Pololu Robotics & Electronics
My account Comments or questions? About Pololu Contact Ordering information Distributors

Optical Motor Shaft Encoder in Zumo with Signal Processing


I managed to get the shaft mounted optical quadrature wheel encoder https://www.pololu.com/product/2591 to work inside the Zumo chassis.
As the encoder produces an analog signal, and we have seen that it can be heavily impacted by light and other factors, we decided to create a processing PCB which transfors the analog signal into a clean and calibrated digital quadrature signal. With this, we are able to accurately process the signal of the 1:75 Micro Metal Gear Motor at full speed with the 3-tooth encoder. Best of all: the Zumo Bot can perform per software an auto-calibration :slight_smile:

With the hope that this might be beneficial for someone else, all the details, schematics and sources are posted here:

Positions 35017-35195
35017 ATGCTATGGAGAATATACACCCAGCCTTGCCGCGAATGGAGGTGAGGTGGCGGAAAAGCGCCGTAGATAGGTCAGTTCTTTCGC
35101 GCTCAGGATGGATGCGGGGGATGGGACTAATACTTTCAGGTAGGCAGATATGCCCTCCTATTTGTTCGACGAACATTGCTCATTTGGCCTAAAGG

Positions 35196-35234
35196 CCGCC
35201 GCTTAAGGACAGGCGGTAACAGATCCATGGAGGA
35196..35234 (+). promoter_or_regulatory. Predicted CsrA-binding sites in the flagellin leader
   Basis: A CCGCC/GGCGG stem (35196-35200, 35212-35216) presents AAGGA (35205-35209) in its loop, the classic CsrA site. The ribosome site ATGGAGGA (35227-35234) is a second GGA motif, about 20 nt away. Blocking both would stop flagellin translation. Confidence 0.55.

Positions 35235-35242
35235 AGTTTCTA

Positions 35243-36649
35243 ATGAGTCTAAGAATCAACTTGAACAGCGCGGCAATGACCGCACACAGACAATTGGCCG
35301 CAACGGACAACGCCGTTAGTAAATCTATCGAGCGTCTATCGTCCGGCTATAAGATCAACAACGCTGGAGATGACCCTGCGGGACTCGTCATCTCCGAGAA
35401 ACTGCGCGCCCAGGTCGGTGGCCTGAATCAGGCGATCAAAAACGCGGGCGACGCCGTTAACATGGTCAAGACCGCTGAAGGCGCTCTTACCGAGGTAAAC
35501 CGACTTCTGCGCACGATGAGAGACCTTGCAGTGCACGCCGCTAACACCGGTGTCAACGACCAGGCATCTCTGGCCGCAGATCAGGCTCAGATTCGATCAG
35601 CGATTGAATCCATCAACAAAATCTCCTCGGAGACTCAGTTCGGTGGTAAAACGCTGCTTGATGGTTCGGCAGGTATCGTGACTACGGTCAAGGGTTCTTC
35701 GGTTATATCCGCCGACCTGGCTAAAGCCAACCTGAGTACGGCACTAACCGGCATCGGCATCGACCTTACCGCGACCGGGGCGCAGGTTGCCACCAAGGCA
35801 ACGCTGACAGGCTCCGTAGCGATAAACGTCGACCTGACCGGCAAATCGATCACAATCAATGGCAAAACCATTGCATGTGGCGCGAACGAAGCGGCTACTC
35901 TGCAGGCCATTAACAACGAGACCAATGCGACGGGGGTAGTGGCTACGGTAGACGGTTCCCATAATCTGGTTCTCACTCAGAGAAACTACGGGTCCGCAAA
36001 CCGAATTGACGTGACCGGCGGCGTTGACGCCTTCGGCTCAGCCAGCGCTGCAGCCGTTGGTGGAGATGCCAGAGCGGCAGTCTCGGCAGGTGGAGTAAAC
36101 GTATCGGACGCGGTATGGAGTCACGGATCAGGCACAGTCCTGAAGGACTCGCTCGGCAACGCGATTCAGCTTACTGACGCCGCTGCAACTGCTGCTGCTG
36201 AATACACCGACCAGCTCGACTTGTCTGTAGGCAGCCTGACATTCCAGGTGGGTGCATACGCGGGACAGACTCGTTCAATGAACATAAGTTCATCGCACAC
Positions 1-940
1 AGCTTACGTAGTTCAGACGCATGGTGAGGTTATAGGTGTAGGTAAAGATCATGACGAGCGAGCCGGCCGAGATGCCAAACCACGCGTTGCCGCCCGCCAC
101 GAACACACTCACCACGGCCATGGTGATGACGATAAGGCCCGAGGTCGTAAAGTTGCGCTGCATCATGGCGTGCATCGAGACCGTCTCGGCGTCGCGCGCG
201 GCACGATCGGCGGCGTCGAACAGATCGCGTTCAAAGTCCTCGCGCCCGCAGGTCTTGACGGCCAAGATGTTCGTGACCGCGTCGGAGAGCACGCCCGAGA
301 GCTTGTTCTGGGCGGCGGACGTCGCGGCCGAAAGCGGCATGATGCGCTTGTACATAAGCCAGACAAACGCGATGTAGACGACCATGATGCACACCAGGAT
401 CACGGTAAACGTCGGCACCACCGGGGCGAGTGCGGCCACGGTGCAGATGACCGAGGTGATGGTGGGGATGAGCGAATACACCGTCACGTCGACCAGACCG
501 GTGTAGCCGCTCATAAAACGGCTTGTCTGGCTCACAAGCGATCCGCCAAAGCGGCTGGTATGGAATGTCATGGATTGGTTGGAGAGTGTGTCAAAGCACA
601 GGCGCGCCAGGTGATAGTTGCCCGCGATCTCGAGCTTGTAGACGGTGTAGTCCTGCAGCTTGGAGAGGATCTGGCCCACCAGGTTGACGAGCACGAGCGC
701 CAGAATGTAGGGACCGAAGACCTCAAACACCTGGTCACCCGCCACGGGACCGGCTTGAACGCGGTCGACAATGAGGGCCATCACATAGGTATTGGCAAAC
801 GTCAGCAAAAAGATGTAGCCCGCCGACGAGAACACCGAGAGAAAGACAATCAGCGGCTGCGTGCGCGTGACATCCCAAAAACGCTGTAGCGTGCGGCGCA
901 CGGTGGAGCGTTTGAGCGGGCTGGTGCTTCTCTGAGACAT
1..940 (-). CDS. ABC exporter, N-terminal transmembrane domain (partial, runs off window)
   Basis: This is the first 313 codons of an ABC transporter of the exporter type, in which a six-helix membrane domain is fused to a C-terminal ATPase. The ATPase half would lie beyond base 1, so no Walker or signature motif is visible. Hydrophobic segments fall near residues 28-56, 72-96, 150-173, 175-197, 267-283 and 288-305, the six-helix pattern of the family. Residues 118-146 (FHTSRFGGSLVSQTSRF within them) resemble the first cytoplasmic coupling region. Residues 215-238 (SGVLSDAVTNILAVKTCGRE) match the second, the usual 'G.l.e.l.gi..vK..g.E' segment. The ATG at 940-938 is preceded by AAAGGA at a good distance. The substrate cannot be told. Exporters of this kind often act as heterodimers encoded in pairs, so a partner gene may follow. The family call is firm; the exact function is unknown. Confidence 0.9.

Happy Stepping :slight_smile:


Zumo with Quadrature Encoders

Hello, Erich.

Awesome! Thanks for posting your results. We plan to make a community project blog post about this soon.



The PCB’s for the signal processing arrived :slight_smile:
See http://mcuoneclipse.com/2014/03/14/new-encoder-pcbs-arrived/#more-11035



Hello Erich,

I have a question. Is it possible to replace MCP4728 and MCP6004 used in your project with other ICs preferably in DIP package?

Thank you & best regards,



Hi Igor,
yes, absolutely. We used SMD components as they need less space, are less expensive and can be soldered manually or with a reflow oven.




I’m also using the Micro Metal Gearmotors, with the newer Pololu optical shaft encoders, for some of my robots. I am interested in building some of your encoder boards for myself, possibly using 0.1" spaced headers instead of soldering wires directly to the board. However, I could not find any Eagle or other CAD files for your encoder board. Do these files exist in your GitHub repo somewhere?

Thanks in advance!



Yes, the Eagle files are on GitHub:



[quote=“Erich”]Yes, the Eagle files are on GitHub:
I found them, thanks! This is great work, and will save me a lot of effort. :slight_smile: